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Sunning with Doves

Does it simply feel good? Or is there more?

A Mourning Dove lies belly down on the soil of a garden bed. It fluffs its feathers, then relaxes its wings, draping them outward to expose fully its back and rump to the morning sun. A great many birds sun themselves, often in postures that give maximum sun exposure to the head, neck, and upper surfaces of the body and wings. Sunning may drive out parasites from hard-to-reach places or release vitamin D and boost energy reserves with solar radiation. And it may just feel good, too.

Full Transcript

Transcript: 
BirdNote® 
Sunning with Doves
Written by Bob Sundstrom
 
This is BirdNote!
 
As BirdNote writer Bob Sundstrom sat by the window one morning recently, watching birds flit through his yard, a subtle movement caught his eye. A Mourning Dove lay belly down on the soil of a garden bed, its plumage of earth-tone browns and grays blending perfectly with the earth. [Mourning Dove calls]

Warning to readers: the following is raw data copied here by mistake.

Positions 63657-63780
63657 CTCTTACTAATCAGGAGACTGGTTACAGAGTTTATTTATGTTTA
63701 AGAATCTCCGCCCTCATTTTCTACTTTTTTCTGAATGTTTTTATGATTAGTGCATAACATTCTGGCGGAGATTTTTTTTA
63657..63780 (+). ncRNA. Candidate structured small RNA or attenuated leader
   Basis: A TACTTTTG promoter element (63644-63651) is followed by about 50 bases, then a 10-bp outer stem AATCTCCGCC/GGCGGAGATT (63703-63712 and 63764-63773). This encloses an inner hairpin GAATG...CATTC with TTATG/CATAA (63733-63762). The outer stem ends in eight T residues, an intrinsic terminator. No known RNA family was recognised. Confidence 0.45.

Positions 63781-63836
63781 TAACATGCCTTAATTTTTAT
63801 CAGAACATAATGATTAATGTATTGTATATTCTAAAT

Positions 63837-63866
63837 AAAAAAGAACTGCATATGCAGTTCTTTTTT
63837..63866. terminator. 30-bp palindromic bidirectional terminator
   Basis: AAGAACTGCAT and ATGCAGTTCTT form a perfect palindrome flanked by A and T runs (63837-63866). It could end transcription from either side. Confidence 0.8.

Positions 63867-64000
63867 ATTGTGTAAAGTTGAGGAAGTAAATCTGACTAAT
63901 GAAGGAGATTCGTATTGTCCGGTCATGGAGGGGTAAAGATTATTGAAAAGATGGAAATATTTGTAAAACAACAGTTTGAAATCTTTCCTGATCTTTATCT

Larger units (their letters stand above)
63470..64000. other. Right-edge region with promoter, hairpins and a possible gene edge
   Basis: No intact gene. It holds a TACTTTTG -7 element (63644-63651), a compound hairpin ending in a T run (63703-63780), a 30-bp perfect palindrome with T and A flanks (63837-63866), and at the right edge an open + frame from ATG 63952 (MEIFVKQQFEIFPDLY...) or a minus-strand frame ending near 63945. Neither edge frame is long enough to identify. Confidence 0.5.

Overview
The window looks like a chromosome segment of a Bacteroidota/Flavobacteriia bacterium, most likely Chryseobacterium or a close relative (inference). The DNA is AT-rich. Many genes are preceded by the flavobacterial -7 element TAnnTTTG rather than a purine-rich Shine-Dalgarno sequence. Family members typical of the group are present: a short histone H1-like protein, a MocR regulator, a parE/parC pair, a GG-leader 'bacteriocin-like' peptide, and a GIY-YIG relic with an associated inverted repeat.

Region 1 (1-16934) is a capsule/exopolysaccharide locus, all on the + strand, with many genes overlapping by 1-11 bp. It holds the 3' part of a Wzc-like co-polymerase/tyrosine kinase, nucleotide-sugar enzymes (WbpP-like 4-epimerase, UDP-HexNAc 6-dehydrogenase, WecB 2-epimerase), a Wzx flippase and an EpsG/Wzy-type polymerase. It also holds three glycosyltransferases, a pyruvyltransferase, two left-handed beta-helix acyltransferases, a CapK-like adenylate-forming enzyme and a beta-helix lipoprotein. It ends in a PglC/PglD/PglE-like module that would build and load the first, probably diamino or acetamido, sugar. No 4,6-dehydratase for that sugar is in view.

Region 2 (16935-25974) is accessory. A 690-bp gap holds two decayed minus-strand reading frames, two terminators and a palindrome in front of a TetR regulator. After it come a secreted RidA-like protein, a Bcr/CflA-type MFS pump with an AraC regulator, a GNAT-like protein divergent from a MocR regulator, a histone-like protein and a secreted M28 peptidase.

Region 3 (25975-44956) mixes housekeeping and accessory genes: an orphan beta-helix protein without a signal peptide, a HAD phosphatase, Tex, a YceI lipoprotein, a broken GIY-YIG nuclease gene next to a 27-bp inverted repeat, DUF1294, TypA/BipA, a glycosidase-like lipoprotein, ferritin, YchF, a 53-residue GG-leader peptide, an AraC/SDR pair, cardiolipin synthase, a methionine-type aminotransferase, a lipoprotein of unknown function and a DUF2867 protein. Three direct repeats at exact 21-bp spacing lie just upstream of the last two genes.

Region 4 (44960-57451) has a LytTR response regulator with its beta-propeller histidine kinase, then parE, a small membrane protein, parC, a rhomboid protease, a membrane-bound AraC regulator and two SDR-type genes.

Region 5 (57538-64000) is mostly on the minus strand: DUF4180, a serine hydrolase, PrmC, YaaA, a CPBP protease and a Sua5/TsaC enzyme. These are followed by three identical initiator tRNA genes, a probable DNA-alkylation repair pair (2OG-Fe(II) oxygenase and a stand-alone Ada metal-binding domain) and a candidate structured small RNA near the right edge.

The slight movement came as the dove fluffed its feathers then relaxed its wings, draping them outward to expose fully its back and rump to the morning sun. The night had been cool, but the sun offered warmth. The Mourning Dove appeared to drowse, trance-like, its eyes nearly closed. Such was the bird’s quiet and camouflage that it took a moment to discern four more doves lying close by, also sunning themselves. [Mourning Doves calling]
 
A great many birds sun themselves, often in postures that give maximum sun exposure to the head, neck, and upper surfaces of the body and wings. We have a variety of theories about why, from driving out parasites from hard-to-reach places to releasing vitamin D and boosting energy reserves with solar radiation. It may very well be that it feels good, too – that sunbathing is just as soothing as the Mourning Dove’s call [Mourning Dove call].

If you’d like to share this show – or any other – with a friend, it’s easy to do, from our website b-i-r-d-n-o-t-e, birdnote.org.  I’m Michael Stein.

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Call of the Mourning Dove [22930] provided by The Macaulay Library at the Cornell Lab of Ornithology, Ithaca, New York, recorded by W.R. Fish.
Ambient drawn from dove-01.
BirdNote's theme music was composed and played by Nancy Rumbel and John Kessler.
Producer:  John Kessler
Executive Producer:  Chris Peterson
 
© 2015 Tune In to Nature.org     April 2015     Narrator: Michael Stein
 
ID# 041807MODO2   MODO-02b

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